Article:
New water concession deals favorable to consumers – DOJ   

Published January 13, 2020, 12:00 AM

by manilabulletin_admin

By Rey Panaligan

Justice Secretary Menardo I. Guevarra on Monday, January 13, said “it is the consuming public, not profit-seeking capitalists, who need more protection by government”.

Senior Deputy Executive Secretary Menardo Guevarra (TOTO LOZANO/PRESIDENTIAL PHOTO / MANILA BULLETIN)
Justice Secretary Menardo Guevarra

Guevarra’s statement was issued in reaction to Sen. Francis Pangilinan’s warning that it is a crime to force the water concessionaires to accept the contracts proposed by the government.

Pangilinan had also warned that the arm-twisting done by the government against the water concessionaires — Manila Water Co. Inc. and Maynilad Water Services, Inc.  – will likely drive away investments that create jobs in the country.

Guevarra reiterated that the government is still open to discuss the proposed amendments to the water concession agreements with the two concessionaires.

“These proposed new contracts will not be absolutely imposed upon the water concessionaires, as they will be given a reasonable opportunity to comment on the proposed amendments in an open and public discussion of the issues,” he pointed out.

He stressed that “these proposed new contracts intend to remove all illegal provisions and foster greater transparency and equitability in rate-setting, and should therefore provide a more stable and comfortable environment for investors.”

Among the provisions in the old contracts that would be deleted are those which prohibit the government from interfering in the rate-setting mechanism between the two water firms and the Metropolitan Waterworks and Sewerage System (MWSS).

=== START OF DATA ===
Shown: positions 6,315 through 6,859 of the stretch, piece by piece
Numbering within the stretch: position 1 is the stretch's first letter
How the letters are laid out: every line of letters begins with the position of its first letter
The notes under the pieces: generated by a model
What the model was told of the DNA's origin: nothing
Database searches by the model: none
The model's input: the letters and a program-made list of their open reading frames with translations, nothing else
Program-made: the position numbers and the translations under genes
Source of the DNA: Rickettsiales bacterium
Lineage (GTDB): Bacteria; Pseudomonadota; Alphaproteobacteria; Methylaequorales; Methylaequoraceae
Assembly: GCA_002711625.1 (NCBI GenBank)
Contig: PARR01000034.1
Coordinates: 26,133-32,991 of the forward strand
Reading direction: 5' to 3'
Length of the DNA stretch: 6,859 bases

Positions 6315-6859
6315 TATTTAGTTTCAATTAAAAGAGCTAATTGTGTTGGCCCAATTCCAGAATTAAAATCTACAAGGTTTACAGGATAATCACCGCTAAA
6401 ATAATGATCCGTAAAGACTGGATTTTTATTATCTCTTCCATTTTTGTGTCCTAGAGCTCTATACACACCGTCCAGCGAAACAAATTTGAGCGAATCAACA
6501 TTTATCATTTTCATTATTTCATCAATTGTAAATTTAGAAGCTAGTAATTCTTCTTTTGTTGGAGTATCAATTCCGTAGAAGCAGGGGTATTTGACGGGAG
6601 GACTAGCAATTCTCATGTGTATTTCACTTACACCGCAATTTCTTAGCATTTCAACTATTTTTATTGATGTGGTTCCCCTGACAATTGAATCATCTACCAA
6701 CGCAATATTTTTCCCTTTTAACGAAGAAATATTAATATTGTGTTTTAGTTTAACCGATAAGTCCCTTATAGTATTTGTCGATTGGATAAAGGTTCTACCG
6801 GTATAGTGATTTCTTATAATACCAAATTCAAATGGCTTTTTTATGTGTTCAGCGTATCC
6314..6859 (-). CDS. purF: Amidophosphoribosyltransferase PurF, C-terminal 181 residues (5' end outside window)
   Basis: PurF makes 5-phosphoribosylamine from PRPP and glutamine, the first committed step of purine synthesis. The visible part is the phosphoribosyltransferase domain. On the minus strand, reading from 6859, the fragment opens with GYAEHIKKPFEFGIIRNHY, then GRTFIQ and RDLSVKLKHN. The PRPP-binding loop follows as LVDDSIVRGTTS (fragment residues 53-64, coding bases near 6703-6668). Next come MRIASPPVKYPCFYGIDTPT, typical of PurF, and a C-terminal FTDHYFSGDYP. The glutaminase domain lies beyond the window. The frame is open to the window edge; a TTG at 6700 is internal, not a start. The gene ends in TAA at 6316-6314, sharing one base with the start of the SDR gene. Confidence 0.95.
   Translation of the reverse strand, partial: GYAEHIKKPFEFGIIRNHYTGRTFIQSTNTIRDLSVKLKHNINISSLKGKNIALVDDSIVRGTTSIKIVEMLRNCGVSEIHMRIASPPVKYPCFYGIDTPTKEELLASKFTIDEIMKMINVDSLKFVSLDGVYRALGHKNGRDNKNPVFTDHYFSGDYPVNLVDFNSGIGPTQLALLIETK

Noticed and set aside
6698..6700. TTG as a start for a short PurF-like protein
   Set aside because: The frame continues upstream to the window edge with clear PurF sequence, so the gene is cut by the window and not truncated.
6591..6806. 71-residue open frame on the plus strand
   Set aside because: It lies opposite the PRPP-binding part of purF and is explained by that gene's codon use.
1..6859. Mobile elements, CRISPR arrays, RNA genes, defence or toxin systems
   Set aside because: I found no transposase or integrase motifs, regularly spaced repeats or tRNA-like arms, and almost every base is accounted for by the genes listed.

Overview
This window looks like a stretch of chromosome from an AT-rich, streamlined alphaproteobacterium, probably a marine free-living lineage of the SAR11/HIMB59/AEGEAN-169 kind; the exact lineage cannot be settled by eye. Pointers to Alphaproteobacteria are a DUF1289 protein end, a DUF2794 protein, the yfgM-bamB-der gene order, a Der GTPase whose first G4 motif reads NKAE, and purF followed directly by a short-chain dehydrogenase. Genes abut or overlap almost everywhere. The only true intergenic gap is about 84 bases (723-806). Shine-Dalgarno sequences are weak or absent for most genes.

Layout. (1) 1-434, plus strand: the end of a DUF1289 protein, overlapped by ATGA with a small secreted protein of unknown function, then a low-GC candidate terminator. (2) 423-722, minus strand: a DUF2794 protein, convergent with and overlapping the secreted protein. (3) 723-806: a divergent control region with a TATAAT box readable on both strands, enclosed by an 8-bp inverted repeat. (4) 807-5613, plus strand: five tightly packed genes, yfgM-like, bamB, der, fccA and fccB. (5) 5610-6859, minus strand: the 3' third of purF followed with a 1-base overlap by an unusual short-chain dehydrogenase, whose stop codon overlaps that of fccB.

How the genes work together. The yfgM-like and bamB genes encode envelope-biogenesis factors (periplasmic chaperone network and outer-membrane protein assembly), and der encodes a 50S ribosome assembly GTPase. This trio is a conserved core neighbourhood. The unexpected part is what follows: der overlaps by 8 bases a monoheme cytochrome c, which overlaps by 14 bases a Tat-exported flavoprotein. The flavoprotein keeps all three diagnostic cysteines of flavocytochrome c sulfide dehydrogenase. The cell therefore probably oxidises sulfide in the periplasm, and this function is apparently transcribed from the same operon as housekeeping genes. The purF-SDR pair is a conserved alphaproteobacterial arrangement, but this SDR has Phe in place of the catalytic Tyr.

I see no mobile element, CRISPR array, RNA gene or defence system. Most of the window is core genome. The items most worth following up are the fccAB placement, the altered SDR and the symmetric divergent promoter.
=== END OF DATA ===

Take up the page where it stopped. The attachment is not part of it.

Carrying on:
Earlier, President Duterte had  warned that the government will be forced to take over water services should the two firms refuse to accept the new contracts.

Guevarra said “the government’s takeover or nationalization of water distribution, as authorized under Sections 17 and 18, Article XII of the Philippine constitution, is the government’s last option.”

Section 17 provides: “In times of national emergency, when the public interest so requires, the State may, during the emergency and under reasonable terms prescribed by it, temporarily take over or direct the operation of any privately-owned public utility or business affected with public interest.”

On the other hand, Section 18 states: “The State may, in the interest of national welfare or defense, establish and operate vital industries and, upon payment of just compensation, transfer to public ownership utilities and other private enterprises to be operated by the Government.”

Earlier, Guevarra had said it may take six months to finalize the new contracts with the two firms.

“The government will come up with a draft agreement that has no legally objectionable provisions, is fair and equitable, more transparent, and advantageous to the consuming public,” he said.